The Case for Youth Participation in Decision Making

Young people have a wealth of creativity, knowledge and experience. In most aspects, its unique to their situation, and beyond the comprehension of apprehensive adults. I see the construction of walls within the insecurity, and distrust, of age-gaps. Often, these barriers prevent others from listening, much less understand, the voices and concerns of young people.

Working with marginalized young people in a few Southeast Asian countries has enabled me to see the existence of a defective mechanism, the one we build to keep young people from having a voice, in that age-old "Be Seen, But Not Heard" practise. Preventing the youths from co-developing policies with the government, to discouraging their involvement in sorting out challenges in civil society, at most the adult-structure institution provides tokenism in its effort to keep the young from excitability.

There is a refusal to recognize and endorse the legitimacy of participation, of their contribution to decision-making, especially in areas of solving societal problems. High prevalence of belief, which of course is wrong, that youths are meant to be tailored into the mindless machinery; to do the bidding of the educated administrators, the wise politician and the learned bureaucrats. The fact is much of government policies and the NGO operational flow impact on young people's lives. Often we see a systematic wave of disregard, of young people's ideas and views, perhaps also due to our own ignorance and arrogance of thinking that we know-it-all. Its made worse, when we demonize them based on our elitist expectations, that they are poor and deserving the stigma.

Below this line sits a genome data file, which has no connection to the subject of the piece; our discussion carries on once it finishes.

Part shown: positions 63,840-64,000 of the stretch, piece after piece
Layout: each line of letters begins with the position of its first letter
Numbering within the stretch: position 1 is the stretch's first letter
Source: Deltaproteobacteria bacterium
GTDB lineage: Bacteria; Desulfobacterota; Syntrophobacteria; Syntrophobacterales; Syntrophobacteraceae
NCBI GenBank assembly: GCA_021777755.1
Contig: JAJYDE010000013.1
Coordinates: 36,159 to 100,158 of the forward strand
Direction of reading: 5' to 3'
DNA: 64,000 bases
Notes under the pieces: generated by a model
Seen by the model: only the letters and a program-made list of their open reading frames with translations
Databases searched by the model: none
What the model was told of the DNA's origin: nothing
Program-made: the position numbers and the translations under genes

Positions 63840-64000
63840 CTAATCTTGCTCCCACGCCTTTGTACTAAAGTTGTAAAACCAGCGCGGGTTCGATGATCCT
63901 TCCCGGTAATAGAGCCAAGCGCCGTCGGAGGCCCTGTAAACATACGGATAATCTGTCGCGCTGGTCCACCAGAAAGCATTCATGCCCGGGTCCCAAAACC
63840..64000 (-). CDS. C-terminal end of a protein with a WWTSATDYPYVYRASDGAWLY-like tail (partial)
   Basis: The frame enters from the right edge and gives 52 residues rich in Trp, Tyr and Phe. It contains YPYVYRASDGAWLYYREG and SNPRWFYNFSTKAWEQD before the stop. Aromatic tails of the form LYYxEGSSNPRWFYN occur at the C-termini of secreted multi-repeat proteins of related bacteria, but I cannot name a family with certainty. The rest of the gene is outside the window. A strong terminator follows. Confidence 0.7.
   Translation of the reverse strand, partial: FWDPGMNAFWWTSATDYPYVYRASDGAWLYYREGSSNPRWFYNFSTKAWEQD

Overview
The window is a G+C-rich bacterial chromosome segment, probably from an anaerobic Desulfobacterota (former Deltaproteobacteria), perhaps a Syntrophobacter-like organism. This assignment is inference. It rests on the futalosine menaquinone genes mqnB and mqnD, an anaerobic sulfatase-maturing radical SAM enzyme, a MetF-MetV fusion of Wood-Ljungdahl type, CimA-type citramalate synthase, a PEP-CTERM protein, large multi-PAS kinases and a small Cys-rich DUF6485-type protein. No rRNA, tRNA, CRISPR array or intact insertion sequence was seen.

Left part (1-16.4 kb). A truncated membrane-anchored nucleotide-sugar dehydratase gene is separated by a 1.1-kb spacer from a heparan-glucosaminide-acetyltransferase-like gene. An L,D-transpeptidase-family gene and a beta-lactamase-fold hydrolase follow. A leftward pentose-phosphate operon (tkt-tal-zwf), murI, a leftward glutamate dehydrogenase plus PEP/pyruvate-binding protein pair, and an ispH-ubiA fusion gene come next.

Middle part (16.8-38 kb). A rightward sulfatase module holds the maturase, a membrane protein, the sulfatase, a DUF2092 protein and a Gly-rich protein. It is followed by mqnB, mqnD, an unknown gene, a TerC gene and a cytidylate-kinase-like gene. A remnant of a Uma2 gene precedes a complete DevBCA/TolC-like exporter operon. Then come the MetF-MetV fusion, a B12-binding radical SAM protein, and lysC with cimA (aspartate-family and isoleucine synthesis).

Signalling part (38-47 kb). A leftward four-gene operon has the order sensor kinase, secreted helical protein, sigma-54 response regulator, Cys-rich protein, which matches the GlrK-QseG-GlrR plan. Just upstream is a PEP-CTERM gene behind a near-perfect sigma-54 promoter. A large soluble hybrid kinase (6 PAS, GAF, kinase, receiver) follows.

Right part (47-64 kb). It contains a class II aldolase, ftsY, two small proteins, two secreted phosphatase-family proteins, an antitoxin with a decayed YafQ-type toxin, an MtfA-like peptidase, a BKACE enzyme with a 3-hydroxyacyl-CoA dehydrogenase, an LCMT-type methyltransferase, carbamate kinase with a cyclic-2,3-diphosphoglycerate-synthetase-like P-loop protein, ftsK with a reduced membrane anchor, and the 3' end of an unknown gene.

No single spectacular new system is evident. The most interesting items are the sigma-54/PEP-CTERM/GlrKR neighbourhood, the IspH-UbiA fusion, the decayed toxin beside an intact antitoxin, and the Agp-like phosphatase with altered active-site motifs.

Just like Malaysia and Thailand, most governments are concerned about improving educational standards (based on the intellectual might of their leader) and opportunities for adolescents and the young population. Yet very few intergovernmental agencies, in this complex framework, take any measures to find out from young people themselves what youth-based policies work, what is needed to instil democratic spirit, what factors prevent active youth collaboration with institutions, and whether a national "Bring Back Happiness" program is relevant, and so forth.

Based on my experience, indicators show government steering committees and NGOs that involve marginalized young people are likely to see positive behavioural change and a progression of dialogues where parties talk, and often argue, about the concerns that impact on both youths and adults. I don't think, nor do I believe in a circumstance that would lead to a complete harmonious cooperation; and I don't want to see such materializing. Dissent and the obvious flair of disagreements are "what growing up" is all about. And the longer we deny young people their right to be part of society, the more they will rebel to unravel their mark on the present, for their future.


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